⎡-4 4⎤ ⎡3 -3⎤ 15. 6 · ⎢ ⎣8⎦ ⎣-3⎦ ⎡5 6⎤ ⎡2 -5⎤ 8.B) = cA . [-3 4] · ⎢ ⎣2 2⎦ ⎡ 5⎤ ⎡4⎤ 13. If so.C=⎢ . ⎢ · 2 ⎣1 1 0 ⎦ ⎣2⎦ ⎢ ⎡2 1⎤ ⎡-3 2⎤ ⎡3 -1⎤ . and c = 2 to determine whether the Use A = ⎢ ⎣2 1⎦ ⎣ 5 1⎦ ⎣1 0⎦ following equations are true for the given matrices. A6 × 4 · B4 × 5 ⎡2⎤ 7. 1. a division of The McGraw-Hill Companies. A2 × 5 · B5 × 1 3. ⎢ · [2 -3 -2] ⎣ 3⎦ ⎡ 2 -2⎤ ⎡0 3⎤ 14. X3 × 3 · Y3 × 4 Find each product. c (AC) = A(cC) 18. 4 5 · ⎢ ⎣3 0⎦ ⎣-3 1⎦ ⎢ ⎢ ⎢ Copyright © Glencoe/McGraw-Hill. Inc. ⎢ · ⎢ ⎣-2⎦ ⎣-1 1⎦ ⎡-1 ⎤ 12. -2 1 · ⎢ ⎣0 2⎦ ⎣ 2 3⎦ ⎡2⎤ ⎡0 1 1 ⎤ 16.cB Chapter 4 43 Glencoe Algebra 2 . B(A + C) = AB + BC 20. state the dimensions of the product. M1 × 3 · N3 × 2 4. 17.B=⎢ . ⎢ ⎣-1 1⎦ ⎣-2⎦ ⎡0 -1⎤ 11. if possible. B3 × 2 · A3 × 2 5. 2. [3 2] · ⎢ ⎣1⎦ ⎡ 1 3⎤ ⎡ 3⎤ ·⎢ 9. c (A .NAME DATE PERIOD 4-3 Skills Practice Multiplying Matrices Determine whether each matrix product is defined. AB = BA 19. ⎢ ·⎢ ⎣2 1⎦ ⎣3 1⎦ ⎡ 3⎤ ⎡ 1 3⎤ 10. R4 × 4 · S4 × 1 6.

(AB)c = c(AB) 19.NAME DATE PERIOD 4-3 Practice Multiplying Matrices Determine whether each matrix product is defined. ⎢ ⎣ 3 -1 ⎦ ⎣ 6 0 -5⎦ ⎡-3 0 ⎤ ⎡ 2 4⎤ ·⎢ 9. ⎢ ⎣ 2 5 ⎦ ⎣ 7 -1⎦ ⎡ 1⎤ 3 ⎣-1 ⎦ ⎡ 2 4⎤ ⎡-3 0⎤ 8. M3 × 2 · A3 × 2 2. ⎢ · ⎢ ⎣ 7 -1⎦ ⎣ 2 5⎦ ⎡ 3 -2 7 ⎤ ⎡ 3 -2 7⎤ 10. c. ⎡ 2 4 ⎤ ⎡ 3 -2 7⎤ ·⎢ 7. Inc. the Montoyas can rent a 2-bedroom condominium for $1796. [4 0 2] · ⎢ 12. (A + C)B = B(A + C) 2-Bedroom Sun Haven Surfside Seabreeze 36 29 18 3-Bedroom 24 32 22 4-Bedroom 22 42 18 Copyright © Glencoe/McGraw-Hill. Write a matrix that represents the number of each type of unit available at each complex and a matrix that represents the weekly charge for each type of unit. a. ⎢ ·⎢ ⎣ 6 0 -5 ⎦ ⎣ 6 0 -5⎦ ⎡ 1⎤ 3 · [4 0 2] ⎣-1 ⎦ 11. P1 × 9 · Q9 × 1 3. state the dimensions of the product. [-15 -9] · ⎢ ⎣23 -10⎦ ⎡1 3⎤ ⎡ 4 0⎤ ⎡-1 0⎤ Use A = ⎢ . 1. What is the total income of all three complexes for the week? Chapter 4 44 Glencoe Algebra 2 . If so. M2 × 1 · A1 × 6 6. and c = 3 to determine whether the ⎣3 1⎦ ⎣-2 -1⎦ ⎣ 0 -1⎦ following equations are true for the given matrices. ⎢ ·⎢ ⎣ 3 -1⎦ ⎣0 5⎦ ⎡ 6 11⎤ 14. The table shows the number of units in each of three complexes. express the income of each of the three complexes as a matrix. A(B + C) = BA + CA 18. If all of the units in the three complexes are rented for the week at the rates given the Montoyas. A3 × 5 · M5 × 8 5. 15. a 3-bedroom condominium for $2165. a division of The McGraw-Hill Companies. ⎢ ⎡-6 2⎤ ⎡5 0⎤ 13. 16. AC = CA 17.C=⎢ . or a 4-bedroom condominium for $2538.B=⎢ . RENTALS For their one-week vacation. A7 × 4 · B4 × 3 4. if possible. b. P9 × 1 · Q1 × 9 Find each product.

Write the translation matrix. Find the coordinates of A'B'C'. Find the coordinates of the image c. O x c. 3). DEF in a y b. a. Find the coordinates of X'Y'Z'. Write the coordinates of vertex matrix. x d. 2. 3). Write the reflection matrix for this situation. O x b. a. 4. c. 1). The triangle is dilated so that its perimeter is twice the original perimeter. -3) is translated 3 units right and 1 unit down. B(0. S(2. XYZ in a y b. Write the rotation matrix for this situation. Find the coordinates of d. a division of The McGraw-Hill Companies. a. 5) is rotated 180º counterclockwise about the origin.NAME DATE PERIOD 4-4 Skills Practice Transformations with Matrices y 1. Triangle ABC with vertices A(2. The vertices of RST are R(-3. and C(-3. 4). Graph RST and R'S'T'. RST in a R'S'T '. The triangle is reflected over the x-axis. -1). Copyright © Glencoe/McGraw-Hill. 3). Graph DEF and D'E'F'. -1). D'E'F '. Triangle XYZ with vertices X(1. 0). O x y b. -3). Graph the preimage and the image. The vertices of DEF are D(4. O c. Y(-4. Inc. and F(2. E(0. and T(1. 1). Graph the preimage and the image. 3. Write the coordinates of vertex matrix. Write the coordinates of vertex matrix. and Z(-2. a. Chapter 4 45 Glencoe Algebra 2 .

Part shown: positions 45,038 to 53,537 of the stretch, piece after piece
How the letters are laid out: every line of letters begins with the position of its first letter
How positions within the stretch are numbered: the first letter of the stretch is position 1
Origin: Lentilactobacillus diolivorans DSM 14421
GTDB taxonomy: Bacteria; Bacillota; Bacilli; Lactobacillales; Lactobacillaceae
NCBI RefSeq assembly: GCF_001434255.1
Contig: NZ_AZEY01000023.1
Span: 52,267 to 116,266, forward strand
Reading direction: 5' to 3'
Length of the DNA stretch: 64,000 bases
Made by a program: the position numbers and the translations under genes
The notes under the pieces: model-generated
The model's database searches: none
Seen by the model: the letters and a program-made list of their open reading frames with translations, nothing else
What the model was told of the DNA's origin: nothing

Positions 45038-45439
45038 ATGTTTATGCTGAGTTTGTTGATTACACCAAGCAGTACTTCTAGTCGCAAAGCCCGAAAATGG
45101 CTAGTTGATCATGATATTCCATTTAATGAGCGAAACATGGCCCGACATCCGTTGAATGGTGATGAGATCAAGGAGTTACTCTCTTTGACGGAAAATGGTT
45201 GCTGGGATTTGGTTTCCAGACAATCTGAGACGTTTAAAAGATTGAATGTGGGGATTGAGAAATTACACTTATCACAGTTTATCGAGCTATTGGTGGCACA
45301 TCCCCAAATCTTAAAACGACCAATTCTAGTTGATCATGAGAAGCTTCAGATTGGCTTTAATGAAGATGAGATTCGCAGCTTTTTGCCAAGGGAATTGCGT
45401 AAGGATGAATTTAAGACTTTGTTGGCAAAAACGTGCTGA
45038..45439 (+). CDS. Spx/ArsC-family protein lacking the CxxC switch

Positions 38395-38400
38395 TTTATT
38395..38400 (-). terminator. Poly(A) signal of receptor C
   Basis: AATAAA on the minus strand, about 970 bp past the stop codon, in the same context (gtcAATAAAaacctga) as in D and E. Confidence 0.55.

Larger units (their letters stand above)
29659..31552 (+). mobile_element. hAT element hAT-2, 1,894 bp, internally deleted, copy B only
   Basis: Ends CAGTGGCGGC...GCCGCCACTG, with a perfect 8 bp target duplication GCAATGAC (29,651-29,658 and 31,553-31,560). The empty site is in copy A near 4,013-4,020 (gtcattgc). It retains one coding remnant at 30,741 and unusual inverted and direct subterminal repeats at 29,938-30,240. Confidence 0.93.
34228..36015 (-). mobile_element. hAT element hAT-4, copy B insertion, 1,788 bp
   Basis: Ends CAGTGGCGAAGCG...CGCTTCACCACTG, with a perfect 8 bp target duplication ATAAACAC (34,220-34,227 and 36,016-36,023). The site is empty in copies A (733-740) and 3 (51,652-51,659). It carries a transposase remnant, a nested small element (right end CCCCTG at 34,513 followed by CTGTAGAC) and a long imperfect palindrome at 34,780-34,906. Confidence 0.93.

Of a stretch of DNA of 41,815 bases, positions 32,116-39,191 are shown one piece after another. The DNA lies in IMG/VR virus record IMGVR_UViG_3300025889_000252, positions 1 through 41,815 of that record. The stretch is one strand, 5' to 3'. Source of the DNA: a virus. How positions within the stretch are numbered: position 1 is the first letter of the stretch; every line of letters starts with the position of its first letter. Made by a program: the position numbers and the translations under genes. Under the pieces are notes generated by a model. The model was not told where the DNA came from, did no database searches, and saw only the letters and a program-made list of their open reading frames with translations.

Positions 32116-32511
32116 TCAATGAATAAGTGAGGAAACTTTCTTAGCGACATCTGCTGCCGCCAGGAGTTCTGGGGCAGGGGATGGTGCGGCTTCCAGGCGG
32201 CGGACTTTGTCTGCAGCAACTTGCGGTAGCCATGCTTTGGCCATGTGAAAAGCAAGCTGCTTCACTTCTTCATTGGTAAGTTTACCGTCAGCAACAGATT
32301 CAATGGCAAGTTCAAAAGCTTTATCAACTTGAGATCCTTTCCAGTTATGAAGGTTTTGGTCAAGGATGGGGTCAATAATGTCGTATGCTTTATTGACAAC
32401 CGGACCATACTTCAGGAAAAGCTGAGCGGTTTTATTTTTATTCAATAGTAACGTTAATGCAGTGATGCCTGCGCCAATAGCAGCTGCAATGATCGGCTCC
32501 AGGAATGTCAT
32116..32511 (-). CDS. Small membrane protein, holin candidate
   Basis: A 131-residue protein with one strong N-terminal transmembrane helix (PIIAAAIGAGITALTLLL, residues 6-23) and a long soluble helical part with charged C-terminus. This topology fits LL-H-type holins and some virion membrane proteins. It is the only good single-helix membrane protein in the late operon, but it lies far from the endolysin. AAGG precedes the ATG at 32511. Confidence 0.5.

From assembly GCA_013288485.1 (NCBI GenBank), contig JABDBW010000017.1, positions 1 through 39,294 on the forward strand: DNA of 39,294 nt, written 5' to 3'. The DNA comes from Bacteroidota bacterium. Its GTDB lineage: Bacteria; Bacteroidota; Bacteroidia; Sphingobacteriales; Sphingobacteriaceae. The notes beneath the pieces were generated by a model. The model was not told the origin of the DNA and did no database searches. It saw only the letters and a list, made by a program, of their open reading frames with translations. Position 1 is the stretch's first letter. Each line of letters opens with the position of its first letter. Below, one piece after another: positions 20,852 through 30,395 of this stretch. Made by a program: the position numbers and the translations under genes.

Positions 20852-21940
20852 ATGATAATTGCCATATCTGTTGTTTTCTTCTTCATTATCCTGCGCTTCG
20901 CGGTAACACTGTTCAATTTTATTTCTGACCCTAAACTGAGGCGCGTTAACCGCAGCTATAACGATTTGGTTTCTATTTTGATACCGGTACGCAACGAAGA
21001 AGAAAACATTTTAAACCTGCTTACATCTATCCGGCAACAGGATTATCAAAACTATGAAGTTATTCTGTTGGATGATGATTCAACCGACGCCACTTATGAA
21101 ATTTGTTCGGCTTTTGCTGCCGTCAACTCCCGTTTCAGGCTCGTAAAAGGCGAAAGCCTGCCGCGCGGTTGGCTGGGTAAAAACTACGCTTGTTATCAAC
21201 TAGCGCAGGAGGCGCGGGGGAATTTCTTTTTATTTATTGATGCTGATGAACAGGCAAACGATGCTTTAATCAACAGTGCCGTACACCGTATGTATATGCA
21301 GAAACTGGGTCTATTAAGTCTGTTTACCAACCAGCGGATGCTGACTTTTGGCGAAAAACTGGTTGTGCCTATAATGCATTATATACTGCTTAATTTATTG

(4. Write the reflection matrix for this situation. and (9. 2). O y b. The vertices of RST are R(6. (3. If the Bradleys wish to move the island 1. b. The quadrilateral is reflected in the y-axis. ARCHITECTURE Using architectural design software. -2). Write the coordinates of ABCD in a vertex matrix. B(0. The vertices of quadrilateral ABCD are A(-3. 5). R'S'T '. 8). Quadrilateral WXYZ with vertices W(-3. Graph RST and R'S'T'.5. Graph ABCD and A'B'C'D'. C(4. (8. 2). what will the new coordinates of the vertices be? Chapter 4 46 Glencoe Algebra 2 . a. O x Copyright © Glencoe/McGraw-Hill. Find the coordinates of the image c. a. O x 2. If design changes require rotating the triangle 90º counterclockwise. Inc. 2). 11). The triangle is dilated so that its perimeter is one half the original perimeter. 5). and Z(3. 3). 1). Write the translation matrix. 0) on a grid. BUSINESS The design of a business logo calls for locating the vertices of a triangle at (1. They place the corners of an island at (2. X(-2. 8). a division of The McGraw-Hill Companies. -3). c. -4). Y(4. 5). y d. x 3. a. b. and (1. Find the coordinates of A'B'C'D'. the Bradleys plot their kitchen plans on a grid with each unit representing 1 foot. and D(-2.NAME DATE PERIOD 4-4 Practice Transformations with Matrices y 1. and T(-2. Graph the preimage and the image. what will the new coordinates of its corners be? 5. 4. S(3. c. 4).5 feet to the right and 2 feet down. 1). Find the coordinates of quadrilateral W' X' Y' Z'. Write the coordinates of RST in a vertex matrix. 0) is translated 1 unit left and 3 units down.